Murder is the sequel to Mayhem and picks up a few years after the events of that book, focussing very much on the Dr Thomas Bond (trying to avoid spoilers here) who is trying to deal with the aftermath of those events, hoping to finally win the love of Juliana, now widowed and the mother of a young son, and the arrival of a handsome American, Edward Kane, a friend of Juliana’s late husband who in trying to put his mind at rest on the past events may stir up some of Bond’s demons. In more ways than one.
Why did I want to read it?
I really enjoy Sarah Pinborough’s work and thought this was going to be the second in a series rather than a direct sequel. Ordered it as soon as it was announced.
What did I think of it?
As I said above I was not expecting this to be a sequel; in my head I had convinced myself that this was going to be a series of nasty (in a good way) serial killer novels with Bond as the hero hunting down the bad guys. All of this based on absolutely no evidence whatsoever, all based on assumptions rather than any hard evidence. even starting to read the book I thought that we were running through the events of Mayhem as the background to something entirely different. However, it quickly became clear that I was in for something entirely different as the events of Mayhem come back to haunt Bond in rather horrible ways with a kind of horrible inevitability in the events that were unfolding. Or so it seemed.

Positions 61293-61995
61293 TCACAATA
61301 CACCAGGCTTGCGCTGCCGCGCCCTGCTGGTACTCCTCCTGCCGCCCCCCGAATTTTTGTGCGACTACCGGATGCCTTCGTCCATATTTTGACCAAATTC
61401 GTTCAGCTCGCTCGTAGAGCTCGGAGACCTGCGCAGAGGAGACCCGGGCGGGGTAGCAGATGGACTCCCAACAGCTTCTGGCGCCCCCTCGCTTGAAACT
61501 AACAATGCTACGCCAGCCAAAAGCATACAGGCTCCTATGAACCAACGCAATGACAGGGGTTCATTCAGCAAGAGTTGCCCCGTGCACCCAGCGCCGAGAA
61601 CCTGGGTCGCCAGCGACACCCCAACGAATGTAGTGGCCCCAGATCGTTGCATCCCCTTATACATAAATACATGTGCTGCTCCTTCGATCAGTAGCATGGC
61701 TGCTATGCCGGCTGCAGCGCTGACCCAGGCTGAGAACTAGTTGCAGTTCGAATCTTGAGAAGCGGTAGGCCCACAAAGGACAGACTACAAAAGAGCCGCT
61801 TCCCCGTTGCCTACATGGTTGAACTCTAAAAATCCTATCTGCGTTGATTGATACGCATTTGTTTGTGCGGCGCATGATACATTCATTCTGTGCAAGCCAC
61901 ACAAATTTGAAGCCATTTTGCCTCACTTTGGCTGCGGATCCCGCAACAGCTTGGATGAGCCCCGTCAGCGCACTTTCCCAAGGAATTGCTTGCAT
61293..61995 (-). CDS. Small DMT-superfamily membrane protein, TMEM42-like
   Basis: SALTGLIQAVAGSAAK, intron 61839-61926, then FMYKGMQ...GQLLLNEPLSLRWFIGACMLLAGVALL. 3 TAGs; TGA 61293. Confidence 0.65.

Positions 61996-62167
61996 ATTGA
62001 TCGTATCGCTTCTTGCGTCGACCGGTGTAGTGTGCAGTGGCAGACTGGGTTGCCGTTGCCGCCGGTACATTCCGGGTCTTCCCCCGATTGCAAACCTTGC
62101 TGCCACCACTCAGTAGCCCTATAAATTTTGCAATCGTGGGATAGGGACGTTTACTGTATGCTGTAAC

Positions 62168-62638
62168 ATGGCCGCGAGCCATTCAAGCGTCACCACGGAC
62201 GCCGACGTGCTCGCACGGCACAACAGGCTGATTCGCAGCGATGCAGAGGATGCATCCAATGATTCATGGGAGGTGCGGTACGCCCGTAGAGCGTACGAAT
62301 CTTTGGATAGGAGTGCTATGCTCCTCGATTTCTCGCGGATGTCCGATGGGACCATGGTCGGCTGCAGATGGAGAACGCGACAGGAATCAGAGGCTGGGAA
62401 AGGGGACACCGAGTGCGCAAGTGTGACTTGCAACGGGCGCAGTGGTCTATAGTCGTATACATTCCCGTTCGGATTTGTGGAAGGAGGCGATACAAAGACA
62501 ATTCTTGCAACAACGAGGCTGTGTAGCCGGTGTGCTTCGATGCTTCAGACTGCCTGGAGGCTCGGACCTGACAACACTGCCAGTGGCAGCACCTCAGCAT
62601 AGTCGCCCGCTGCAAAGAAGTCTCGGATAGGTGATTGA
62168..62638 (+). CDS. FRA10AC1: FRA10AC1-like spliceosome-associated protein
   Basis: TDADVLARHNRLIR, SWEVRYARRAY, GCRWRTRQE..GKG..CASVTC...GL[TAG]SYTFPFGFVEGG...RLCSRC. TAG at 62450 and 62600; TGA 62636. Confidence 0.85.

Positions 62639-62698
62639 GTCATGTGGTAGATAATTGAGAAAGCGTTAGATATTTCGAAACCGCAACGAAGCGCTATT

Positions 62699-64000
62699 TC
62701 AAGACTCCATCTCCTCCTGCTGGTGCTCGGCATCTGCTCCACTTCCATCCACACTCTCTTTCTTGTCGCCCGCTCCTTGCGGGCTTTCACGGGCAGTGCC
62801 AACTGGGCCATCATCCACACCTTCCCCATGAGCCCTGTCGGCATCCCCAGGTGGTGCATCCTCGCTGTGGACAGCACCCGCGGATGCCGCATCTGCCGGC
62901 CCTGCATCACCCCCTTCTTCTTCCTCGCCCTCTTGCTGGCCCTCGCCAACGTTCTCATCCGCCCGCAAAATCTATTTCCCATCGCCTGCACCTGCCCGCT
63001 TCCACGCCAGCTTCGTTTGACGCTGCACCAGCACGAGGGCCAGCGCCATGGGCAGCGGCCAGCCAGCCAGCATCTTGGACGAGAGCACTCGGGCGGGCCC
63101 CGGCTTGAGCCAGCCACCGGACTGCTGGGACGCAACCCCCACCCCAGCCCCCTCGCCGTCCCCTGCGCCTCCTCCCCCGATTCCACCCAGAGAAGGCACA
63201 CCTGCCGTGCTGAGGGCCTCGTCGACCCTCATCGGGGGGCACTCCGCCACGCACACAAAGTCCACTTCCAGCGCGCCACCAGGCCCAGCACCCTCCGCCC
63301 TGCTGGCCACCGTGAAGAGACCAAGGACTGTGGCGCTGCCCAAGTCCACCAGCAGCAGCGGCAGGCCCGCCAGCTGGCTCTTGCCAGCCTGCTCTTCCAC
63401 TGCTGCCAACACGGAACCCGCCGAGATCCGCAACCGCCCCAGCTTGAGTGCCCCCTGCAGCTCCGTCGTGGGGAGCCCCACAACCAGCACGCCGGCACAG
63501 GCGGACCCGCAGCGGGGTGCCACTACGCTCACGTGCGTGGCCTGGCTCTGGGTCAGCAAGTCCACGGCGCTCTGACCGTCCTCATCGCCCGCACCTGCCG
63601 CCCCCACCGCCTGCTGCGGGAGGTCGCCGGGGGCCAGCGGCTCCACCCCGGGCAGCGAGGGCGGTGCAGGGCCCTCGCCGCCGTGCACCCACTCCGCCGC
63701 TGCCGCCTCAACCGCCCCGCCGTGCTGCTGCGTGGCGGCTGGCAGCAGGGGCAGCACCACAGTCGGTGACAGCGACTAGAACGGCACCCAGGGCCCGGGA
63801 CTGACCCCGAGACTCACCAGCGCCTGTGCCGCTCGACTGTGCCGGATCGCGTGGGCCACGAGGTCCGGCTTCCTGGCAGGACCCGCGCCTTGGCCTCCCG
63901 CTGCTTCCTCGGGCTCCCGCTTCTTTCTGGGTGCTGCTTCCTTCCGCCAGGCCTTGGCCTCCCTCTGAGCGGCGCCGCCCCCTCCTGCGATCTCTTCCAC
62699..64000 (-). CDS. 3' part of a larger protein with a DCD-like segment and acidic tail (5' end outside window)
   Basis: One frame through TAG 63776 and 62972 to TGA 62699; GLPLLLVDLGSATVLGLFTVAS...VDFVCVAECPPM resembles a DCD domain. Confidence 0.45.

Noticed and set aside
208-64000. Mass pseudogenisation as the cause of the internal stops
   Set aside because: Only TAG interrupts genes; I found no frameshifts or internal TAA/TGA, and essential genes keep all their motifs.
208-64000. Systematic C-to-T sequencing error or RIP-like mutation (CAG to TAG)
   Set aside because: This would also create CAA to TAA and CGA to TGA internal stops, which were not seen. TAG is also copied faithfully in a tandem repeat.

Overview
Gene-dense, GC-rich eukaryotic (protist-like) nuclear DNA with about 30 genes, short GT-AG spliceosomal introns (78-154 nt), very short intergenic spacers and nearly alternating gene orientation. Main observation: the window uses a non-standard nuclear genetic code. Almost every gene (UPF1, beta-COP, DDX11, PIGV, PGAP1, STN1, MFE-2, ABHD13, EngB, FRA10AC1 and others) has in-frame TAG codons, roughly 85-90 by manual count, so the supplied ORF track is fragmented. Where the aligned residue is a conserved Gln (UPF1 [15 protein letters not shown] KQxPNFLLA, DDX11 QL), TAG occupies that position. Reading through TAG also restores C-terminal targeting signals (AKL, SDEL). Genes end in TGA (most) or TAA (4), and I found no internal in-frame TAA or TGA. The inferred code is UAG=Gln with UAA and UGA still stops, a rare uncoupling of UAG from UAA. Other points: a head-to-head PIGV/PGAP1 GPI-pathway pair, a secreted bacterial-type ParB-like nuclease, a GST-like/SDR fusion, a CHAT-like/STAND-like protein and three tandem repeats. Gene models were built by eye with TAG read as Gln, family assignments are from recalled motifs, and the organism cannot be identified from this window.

This was an interesting reading experience for me, one in a line of dark books with very human dilemmas underscored by creepy supernatural elements and a fair dose of nastiness. But because it was so dark I actually had to set it aside on a couple of occasions because it was almost overwhelming. This is a credit to Sarah’s writing; the triggers for me were not the obvious nastiness but the realistic portrayal of the impact of unrequited love (I have some experience in this area – don’t ask, best left alone – and just found it painful to read) and the descent of a man into madness.
But I’m glad I persevered because there are a couple of events in particular which push the story into really dark territory and I was desperate to know how this was all going to work out. I had a tiny wee suspicion of what might happen at the end which was mostly right though not delivered in quite the way I expected.
This was my eighth read for RIP IX and I’m definitely going to continue exploring this author’s work.